Most of the ideas I’m bringing up here have been presented elsewhere by others in different forms. However, for the sake of further elaboration for those new to the concept of scene negotiation, I thought I’d try to bring together in one place some things I’ve found helpful to think about when I talk with a prospective play partner. I’ve somewhat arbitrarily created acronyms to organize the ideas and make them easier to remember. In practice I actually only use one of these mnemonic devices with any consistency when I negotiate a scene with someone. But, I present all of them here for others to consider.

Any attempt at a fairly comprehensive list like this, especially with items forced into a rather artificial scheme of this kind, will necessarily be both incomplete and too exhaustive for many people. I merely offer the material here as a stepping-off point for others to consider how they want to develop their own ways of thinking about scene negotiations.

Pre-negotiations – deciding if you really want to take the step to enter negotiations

This is something that I rarely see discussed in detail. But before you decide that you want to accept someone’s proposal to scene with you or you approach someone with the idea of negotiating a scene, the following criteria can help you consider if you really want to make that step.

“E-M-P-A-T-H-Y”

Experience – What is their experience level? Are they known as a safe player? Do they know what they’re doing? Can someone vouch for their reputation? Everyone has to start somewhere, but it’s usually better if one of you has some experience with the type of scene you’re contemplating.

Mental State - Are they unimpaired? Upbeat? Responsive? In the right headspace? Does their demeanor match what you’re looking for at the moment?

Physical State – Are they physically up to the task right now? Fresh? Exhausted? Have they played too hard already?

Able – Are they capable? Do they have the required abilities and skills? Are they available (emotionally and relationship-wise; do they have adequate time?)

Trust – Do you trust this person in the context of the scene, and can you trust them with the knowledge of what transpires during the scene?

Health Risks – Is doing a scene with this person an acceptable risk?

Yes? - Do they want to scene with you, too?

If you have a desire to scene with this person and can accept the above criteria, and they seem interested in interacting with you, then ask the same set of questions about yourself. If you still come to “Yes,” it’s time to negotiate what’s going to happen next. If the answer is “no,” politely decline, or suggest you’d like to consider it again at another time.

Making sure your expectations of what’s going to happen align sufficiently

There’s a wide variety of facets to scening. Some people like receiving pain but don’t consider themselves submissive. Some people want to be Dominated, but don’t want their submission to be overtly sexual. One person may desire to be man-handled while another wants to be directed verbally or handled gently. Making sure you both understand the desired degrees of certain aspects of the scene will help keep divergent expectations from derailing the scene.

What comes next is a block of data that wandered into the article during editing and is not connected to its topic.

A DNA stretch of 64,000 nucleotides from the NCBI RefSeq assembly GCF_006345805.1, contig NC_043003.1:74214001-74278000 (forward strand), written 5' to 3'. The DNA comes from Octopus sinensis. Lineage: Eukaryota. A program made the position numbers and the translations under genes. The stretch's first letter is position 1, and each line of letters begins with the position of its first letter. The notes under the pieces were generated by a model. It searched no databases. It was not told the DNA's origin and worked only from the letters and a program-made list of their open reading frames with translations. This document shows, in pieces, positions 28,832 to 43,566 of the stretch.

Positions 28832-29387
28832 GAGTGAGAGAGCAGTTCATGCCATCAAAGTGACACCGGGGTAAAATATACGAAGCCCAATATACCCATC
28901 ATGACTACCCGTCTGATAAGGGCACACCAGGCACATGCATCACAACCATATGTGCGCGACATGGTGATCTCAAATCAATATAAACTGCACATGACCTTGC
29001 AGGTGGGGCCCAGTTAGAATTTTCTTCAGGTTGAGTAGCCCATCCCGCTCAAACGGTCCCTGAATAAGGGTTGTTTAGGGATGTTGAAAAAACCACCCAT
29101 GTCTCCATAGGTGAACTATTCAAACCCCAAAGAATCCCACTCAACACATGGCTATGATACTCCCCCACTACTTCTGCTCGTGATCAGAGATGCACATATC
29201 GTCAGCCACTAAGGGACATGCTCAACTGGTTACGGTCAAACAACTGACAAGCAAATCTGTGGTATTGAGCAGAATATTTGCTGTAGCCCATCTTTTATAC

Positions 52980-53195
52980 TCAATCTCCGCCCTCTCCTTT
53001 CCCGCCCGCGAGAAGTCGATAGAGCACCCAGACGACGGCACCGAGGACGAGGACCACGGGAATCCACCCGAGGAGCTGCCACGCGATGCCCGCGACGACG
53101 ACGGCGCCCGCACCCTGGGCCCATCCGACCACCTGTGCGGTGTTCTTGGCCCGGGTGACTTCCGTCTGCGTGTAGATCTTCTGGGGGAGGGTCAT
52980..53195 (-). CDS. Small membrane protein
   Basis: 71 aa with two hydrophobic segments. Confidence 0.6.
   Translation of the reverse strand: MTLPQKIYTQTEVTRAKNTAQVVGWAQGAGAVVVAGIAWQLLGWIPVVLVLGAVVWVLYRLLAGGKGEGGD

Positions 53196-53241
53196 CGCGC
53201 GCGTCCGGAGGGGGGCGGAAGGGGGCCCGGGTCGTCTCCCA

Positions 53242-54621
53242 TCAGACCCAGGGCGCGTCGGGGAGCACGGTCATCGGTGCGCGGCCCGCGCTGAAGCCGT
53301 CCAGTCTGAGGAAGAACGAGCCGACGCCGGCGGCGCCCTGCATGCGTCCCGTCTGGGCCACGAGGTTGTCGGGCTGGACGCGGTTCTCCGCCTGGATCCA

At the very least I recommend determining the desired levels of these parameters:

“D-E-P-T-H”

Dominance/submission
Eroticism
Pain
Touch
Humiliation

When I play with someone, especially for the first time, as a minimum I like to cover these few salient points during the negotiations to make sure boundaries and expectations are understood between both parties. While some of the other acronyms I’m proposing here are simply presented as ways to think about the potential scope of scene negotiations, during actual impromptu negotiations I often use D-E-P-T-H as an outline prior to playing to help me establish the flavor of a session. Each of these facets are things that an individual may or may not be seeking to have explored during play. For instance, I like rope bondage, but I can’t tie someone up without having at least a hint of some of these things coming into play (bondage positions are inherently uncomfortable, and being restrained in provocative positions has some unavoidable elements of sexual exposure and humiliation) – but it can be helpful to know just how much someone is actually hoping to experience along each of these lines.

So, prior to play I often ask a bottom to rate what they are seeking in each of these arenas (on a scale of one to ten, with the unattainable zero being none, and 10 being extreme levels):

Dominance/submission: how much do you want to feel like you’re being Dominated? How much control do you wish to relinquish? 1 = “hey, we’re equals on a mutual journey here.” 5 = “I’d like you to take charge, but don’t take us too far off course without consulting me.” 10 = “I’m completely yours, do with me as you please.”